The inherent timing pressure of operating trials to address a pandemic, coupled with imperfect information about disease epidemiology, complicates every aspect of trials, from biomarker identification for enrollment to treatment arms (e.g., use of a placebo control) to data standardization and results reporting. Trial enrollment, in particular, requires agreement across regions/countries on standardized diagnostic tools and metrics to identify trial participants. 

There have been a number of efforts to foster a cohesive and rapid therapeutic development process worldwide for COVID-19, including the WHO’s global trial (SOLIDARITY) and National Institute of Health’s (NIH) Accelerating COVID-19 Therapeutic Interventions and Vaccines (ACTIV). SOLIDARITY is testing the safety and efficacy of four drugs or drug combinations in concert with over 90 contributing countries to date, while the NIH’s ACTIV has partnered with 16 pharmaceutical companies to standardize research efforts across stakeholders and better prioritize high-potential efforts. Biopharma’s existing expertise in conducting global trials can serve as a valuable asset in codifying these efforts into part of the future outbreak blueprint (e.g., development and expansion of patient-trial matching platforms).

Across outbreak stages, the current system does not sufficiently incentivize the private sector to mobilize R&D efforts and follow-through to approval

There is no obvious track record of regulatory approval or commercial success for therapeutics and vaccines during recent disease outbreaks, and this dynamic highlights the lack of incentives to follow through with R&D efforts. Nearly two decades after the outbreak of SARS in 2003, there are still no approved therapies. MERS, first identified in 2012, also has no approved therapies. While Ebola has one vaccine, Ervebo, it was not FDA approved until December 2019 — a full six years after the West African outbreak — and there are still no approved therapeutics. 

There are myriad factors further complicating the incentive structure, including:

  • Unclear scale and spread of the outbreak and therefore undefined scope of need for pharmaceutical intervention (e.g., the self-limiting nature of MERS subsequently constrained infection growth)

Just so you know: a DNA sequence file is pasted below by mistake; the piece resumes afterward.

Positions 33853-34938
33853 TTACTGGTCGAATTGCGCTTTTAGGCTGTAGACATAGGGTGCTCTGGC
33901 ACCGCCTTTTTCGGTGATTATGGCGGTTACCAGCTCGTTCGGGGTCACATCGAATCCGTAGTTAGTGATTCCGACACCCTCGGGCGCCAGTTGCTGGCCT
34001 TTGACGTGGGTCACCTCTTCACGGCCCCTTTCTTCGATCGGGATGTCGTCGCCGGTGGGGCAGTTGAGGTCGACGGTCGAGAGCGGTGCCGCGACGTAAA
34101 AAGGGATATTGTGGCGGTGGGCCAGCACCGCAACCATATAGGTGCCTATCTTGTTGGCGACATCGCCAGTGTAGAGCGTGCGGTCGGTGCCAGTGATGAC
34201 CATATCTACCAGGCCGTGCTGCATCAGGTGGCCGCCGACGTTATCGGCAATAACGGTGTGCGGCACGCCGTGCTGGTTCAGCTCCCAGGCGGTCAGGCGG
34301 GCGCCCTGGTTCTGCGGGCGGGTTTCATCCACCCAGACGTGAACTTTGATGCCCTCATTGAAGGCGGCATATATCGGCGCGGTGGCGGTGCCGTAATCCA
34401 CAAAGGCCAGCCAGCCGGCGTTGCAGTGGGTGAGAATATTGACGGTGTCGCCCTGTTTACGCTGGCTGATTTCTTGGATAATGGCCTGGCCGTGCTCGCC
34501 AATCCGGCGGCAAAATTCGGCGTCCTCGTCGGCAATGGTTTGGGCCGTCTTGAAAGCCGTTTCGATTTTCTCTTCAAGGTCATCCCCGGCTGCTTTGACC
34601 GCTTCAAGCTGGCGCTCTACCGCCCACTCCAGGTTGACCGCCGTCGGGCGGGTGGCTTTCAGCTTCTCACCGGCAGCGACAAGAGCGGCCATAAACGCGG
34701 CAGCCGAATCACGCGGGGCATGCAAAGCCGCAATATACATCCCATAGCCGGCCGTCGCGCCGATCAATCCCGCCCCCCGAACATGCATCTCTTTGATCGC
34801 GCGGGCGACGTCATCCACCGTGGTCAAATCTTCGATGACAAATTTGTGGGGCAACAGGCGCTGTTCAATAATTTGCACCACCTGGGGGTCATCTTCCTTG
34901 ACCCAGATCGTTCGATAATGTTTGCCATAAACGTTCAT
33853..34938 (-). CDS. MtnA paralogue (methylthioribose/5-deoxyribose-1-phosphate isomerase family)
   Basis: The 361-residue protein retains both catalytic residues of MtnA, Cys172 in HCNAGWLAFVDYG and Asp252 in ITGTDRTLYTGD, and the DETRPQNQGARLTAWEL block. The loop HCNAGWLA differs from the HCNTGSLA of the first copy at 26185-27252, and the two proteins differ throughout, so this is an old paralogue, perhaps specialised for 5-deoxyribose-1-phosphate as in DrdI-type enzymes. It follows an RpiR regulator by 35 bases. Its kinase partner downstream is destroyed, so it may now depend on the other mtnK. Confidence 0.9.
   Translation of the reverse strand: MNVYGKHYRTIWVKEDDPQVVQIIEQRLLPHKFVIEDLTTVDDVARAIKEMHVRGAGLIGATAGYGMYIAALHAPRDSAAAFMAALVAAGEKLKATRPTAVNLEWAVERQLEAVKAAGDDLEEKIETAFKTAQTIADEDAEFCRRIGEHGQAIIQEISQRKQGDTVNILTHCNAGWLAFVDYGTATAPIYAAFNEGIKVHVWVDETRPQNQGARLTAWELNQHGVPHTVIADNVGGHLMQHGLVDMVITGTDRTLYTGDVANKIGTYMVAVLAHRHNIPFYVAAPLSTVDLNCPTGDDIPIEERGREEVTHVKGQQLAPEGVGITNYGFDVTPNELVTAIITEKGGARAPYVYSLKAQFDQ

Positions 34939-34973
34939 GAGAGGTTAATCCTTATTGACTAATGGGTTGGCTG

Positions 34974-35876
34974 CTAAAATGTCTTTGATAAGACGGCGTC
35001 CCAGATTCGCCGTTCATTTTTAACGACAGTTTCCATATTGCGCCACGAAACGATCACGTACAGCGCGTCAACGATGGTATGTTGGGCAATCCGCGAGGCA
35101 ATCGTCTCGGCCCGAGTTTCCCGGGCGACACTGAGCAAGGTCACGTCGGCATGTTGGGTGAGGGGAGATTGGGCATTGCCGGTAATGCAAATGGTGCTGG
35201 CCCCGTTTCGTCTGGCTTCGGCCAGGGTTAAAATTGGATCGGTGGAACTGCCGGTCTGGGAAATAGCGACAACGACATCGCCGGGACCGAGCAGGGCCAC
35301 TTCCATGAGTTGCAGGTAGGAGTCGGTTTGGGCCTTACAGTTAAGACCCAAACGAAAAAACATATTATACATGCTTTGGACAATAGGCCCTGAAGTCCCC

• Inadequate incentives and economics for private industry to fund and develop therapies and vaccines to address hypothetical future outbreaks, with large capital needs and a high risk profile vs. other investment areas
  • Rapid manufacturing at a massive scale requires an upfront capital and organizational commitment to expand supply chain capabilities

The economic structure under which the biopharma industry operates is subject to a number of stakeholders — governments, nongovernment organizations (NGOs), payers, academic partners and others — and will likely require a broad consensus across stakeholders on how to rework incentives moving forward. In the short term, however, progress has been made — the U.S. coronavirus relief bill, for example, allocated $3.5 billion to the Biomedical Advanced Research and Development Authority (BARDA) to support building scaled manufacturing preapproved for certain COVID-19 therapeutics.

We can shift how we prepare for and respond to future outbreaks

More needs to be done to enable a rapid and scaled response to threats. As we cannot predict the specific disease, we need to build systems, processes and technologies to enable a rapid response that is flexible to address a wider range of potential threats.

Based on prior outbreaks, COVID-19 and industry expertise, we have identified three areas that can help ensure we are better prepared for the next outbreak (see Figure 5):

Figure 5
We can shift how we prepare and respond

Elevate public health surveillance to better understand the epidemiology and evolution of diseases, including improved sharing of clinical and scientific data across NGOs, governments and private partners